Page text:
- Universal audio playback and recording: no hassle with file formats anymore. Milestone 312 plays back DAISY 2.02, DAISY 3.0, MP3, AAC, WAV, OGG, WMA and Audible.com. Recording is possible in MP3 or WAV, either to an SD memory card or to the internal Flash memory. Playback in variable speed is possible in any of the mentioned formats.
- Universal text playback: Milestone 312 reads TXT, DOC and HTML files, in 19 available languages. Five of them can be stored simultaneously inside the internal memory. The TTS engine is from Acapela.
- Integrated FM tuner.
- Integrated RFID Speakout functionality to identify tags and associate messages with them. Milestone 312 works with technology from Texas Instruments, a global leader for RFID solutions.
- The integrated clock allows the time stamping of messages as well as alarm functions. For instance, time-controlled recording from the FM tuner is possible.
- As of autumn 2008, hardware options, so-called Add-Ons, will be available. The first two Add-Ons will be a Color Detector and a High-End Stereo Microphone.
With these enhancements, the Milestone 312 promises to be a competitor to the Victor Reader Stream, especially with its smaller size, as long as there is not a significant price increase.
The Players from Plextor
Many AccessWorld readers are familiar with Plextor's Plextalk products, which are CD-based players and recorders. These devices do not really fit into the category of handheld players. However, as we were conducting this project, Plextor announced a new handheld player, the Plextalk Pocket, that will fit well into this category. Unfortunately, the product has not yet been launched, and we have not been able to test one in our lab. However, Plextor did send us one of the PTR2 devices, and we did get a chance to examine it.
Priced at $895, the PTR2 is much more expensive than the other players reviewed in this article. Also, its 8.1 by 6.6 by 2-inch size is more than double the others' sizes. Then again, this is a different animal. If you are really into recording or editing music and creating DAISY books, this player may be perfect. The player has two modes--one for normal use and another for more advanced creating and editing of DAISY books and music. It can also act as an external CD burner. The PTR2 is mainly a powerful recording tool for creating audio CDs and DAISY books, but it also can play files in MP3, WAV, and DAISY formats. The buttons are tactile, and the user guide is well written, giving references to the size and shape of these buttons in its text and providing fully accessible instructions in its use.
For your basic needs of listening to music and DAISY books, you can get a smaller, less expensive unit that will fill your needs just as well as the PTR2. That leads me to the new Plextalk Pocket. In examining the PTR2, we discovered that it is certainly a solid, accessible, well-built product, and we hope that the Pocket is of the same quality. I had a demonstration of the Pocket at this summer's American Council of the Blind convention and found that it is a bit smaller than the Victor Reader Stream. I also noticed that it has tactilely identifiable buttons and a text-to-speech synthesizer that reads menus, and I used it to play an MP3 song and a DAISY book. It also has a built-in microphone and recorder, so it may have many of the same recording features as the PTR2. The Pocket will be launched later this year, and AccessWorld will bring you details when they are finalized. As we completed this article, it was not clear which file types the Pocket would play upon its release, so we did not included it in the Product Features chart at the end of this article.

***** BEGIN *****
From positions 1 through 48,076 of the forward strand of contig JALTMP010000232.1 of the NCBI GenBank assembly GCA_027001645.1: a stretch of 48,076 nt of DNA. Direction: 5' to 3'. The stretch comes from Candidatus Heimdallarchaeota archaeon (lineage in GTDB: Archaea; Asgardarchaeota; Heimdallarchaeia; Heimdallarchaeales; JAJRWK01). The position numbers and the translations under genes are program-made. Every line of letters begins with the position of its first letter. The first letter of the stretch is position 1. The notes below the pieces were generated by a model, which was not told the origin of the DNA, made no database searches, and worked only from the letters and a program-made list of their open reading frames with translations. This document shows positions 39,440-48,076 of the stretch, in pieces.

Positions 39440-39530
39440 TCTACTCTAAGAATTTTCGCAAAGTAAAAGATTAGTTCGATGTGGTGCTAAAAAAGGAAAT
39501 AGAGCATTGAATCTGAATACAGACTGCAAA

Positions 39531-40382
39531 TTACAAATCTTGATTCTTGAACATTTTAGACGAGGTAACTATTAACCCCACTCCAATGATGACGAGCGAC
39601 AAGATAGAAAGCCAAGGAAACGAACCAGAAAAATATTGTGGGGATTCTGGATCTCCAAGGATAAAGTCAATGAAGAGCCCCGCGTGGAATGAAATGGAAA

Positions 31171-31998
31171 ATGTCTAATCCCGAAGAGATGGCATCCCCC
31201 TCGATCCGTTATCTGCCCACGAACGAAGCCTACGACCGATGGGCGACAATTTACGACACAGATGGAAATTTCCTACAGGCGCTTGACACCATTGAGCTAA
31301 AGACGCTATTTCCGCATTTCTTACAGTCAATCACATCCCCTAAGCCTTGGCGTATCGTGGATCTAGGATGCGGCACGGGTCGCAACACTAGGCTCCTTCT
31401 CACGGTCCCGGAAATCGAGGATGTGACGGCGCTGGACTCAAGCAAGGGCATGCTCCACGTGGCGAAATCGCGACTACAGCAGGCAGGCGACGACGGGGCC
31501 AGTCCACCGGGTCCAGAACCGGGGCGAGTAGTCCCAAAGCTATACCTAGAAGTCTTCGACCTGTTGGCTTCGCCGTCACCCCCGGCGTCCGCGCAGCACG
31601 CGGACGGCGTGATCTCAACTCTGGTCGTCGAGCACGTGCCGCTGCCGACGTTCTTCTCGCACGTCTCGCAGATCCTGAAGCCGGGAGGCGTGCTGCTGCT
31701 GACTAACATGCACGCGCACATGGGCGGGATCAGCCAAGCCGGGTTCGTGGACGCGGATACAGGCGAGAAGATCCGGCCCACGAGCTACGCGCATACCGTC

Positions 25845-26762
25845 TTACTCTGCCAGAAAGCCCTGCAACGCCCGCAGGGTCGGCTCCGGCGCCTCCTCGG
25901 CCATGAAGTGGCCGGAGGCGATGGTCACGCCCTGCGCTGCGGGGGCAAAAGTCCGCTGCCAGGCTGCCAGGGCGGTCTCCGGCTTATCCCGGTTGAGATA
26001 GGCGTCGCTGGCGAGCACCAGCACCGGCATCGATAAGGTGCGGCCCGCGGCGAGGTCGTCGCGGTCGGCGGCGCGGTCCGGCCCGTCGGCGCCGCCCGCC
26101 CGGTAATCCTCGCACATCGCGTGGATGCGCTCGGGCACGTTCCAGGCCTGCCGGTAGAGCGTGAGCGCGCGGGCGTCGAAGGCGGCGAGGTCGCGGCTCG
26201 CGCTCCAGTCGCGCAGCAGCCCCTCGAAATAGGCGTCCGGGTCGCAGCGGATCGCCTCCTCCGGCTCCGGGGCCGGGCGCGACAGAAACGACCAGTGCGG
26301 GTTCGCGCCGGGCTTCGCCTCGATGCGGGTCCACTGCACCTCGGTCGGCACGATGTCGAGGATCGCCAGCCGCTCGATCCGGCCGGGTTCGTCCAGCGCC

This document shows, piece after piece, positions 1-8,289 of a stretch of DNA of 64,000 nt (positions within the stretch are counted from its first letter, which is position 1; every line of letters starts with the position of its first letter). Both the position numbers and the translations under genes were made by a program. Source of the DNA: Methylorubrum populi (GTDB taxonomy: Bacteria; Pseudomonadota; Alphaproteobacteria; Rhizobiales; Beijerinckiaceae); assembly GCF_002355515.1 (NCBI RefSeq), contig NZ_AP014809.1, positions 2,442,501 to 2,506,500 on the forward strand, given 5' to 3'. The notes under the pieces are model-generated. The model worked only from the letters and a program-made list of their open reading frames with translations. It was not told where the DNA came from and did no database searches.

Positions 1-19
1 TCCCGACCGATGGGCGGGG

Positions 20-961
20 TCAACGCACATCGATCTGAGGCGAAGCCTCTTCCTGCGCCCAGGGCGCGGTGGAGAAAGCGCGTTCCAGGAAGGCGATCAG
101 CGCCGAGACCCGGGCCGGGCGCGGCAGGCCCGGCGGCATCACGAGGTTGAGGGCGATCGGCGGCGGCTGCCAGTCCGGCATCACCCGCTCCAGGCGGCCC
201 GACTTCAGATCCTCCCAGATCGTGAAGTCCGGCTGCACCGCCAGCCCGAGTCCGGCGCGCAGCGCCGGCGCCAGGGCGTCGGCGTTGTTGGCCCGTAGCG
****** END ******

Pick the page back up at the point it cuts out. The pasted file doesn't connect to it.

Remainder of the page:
Media Players Built into Assistive Technology PDAs/Notetakers
All of today's popular notetakers/PDAs can play electronic text and audio files. Here, I briefly discuss the media players that are built into HumanWare's BrailleNote/VoiceNote line of PDA/notetakers, Freedom Scientific's PAC Mate line, GW Micro's Braille Sense/Voice Sense, and the Icon and Braille+ products from LevelStar and APH, respectively. I will not go into all the details of all the features of these powerful devices because that is an article or two in itself. Instead, I just briefly discuss their abilities concerning playing books and music.
Icon and Braille+
These small devices could have been in the handheld category, but because of their much more diverse feature set, they fit better in the PDA/notetaker category. They are nearly identical devices, except that the Braille+ has a braille keyboard for input. They play WMA, MP3, BRF, TXT, HTML, and WAV file formats, and they are compatible with the new downloadable books from NLS, as well as books from RFB&D and Bookshare. They do not yet work with Net Library or Overdrive books. You can also download books and music wirelessly if you have a wireless Internet connection. These devices also have built-in recorders and speakers. You can play your music in file order, shuffle it randomly, or organize it in playlists.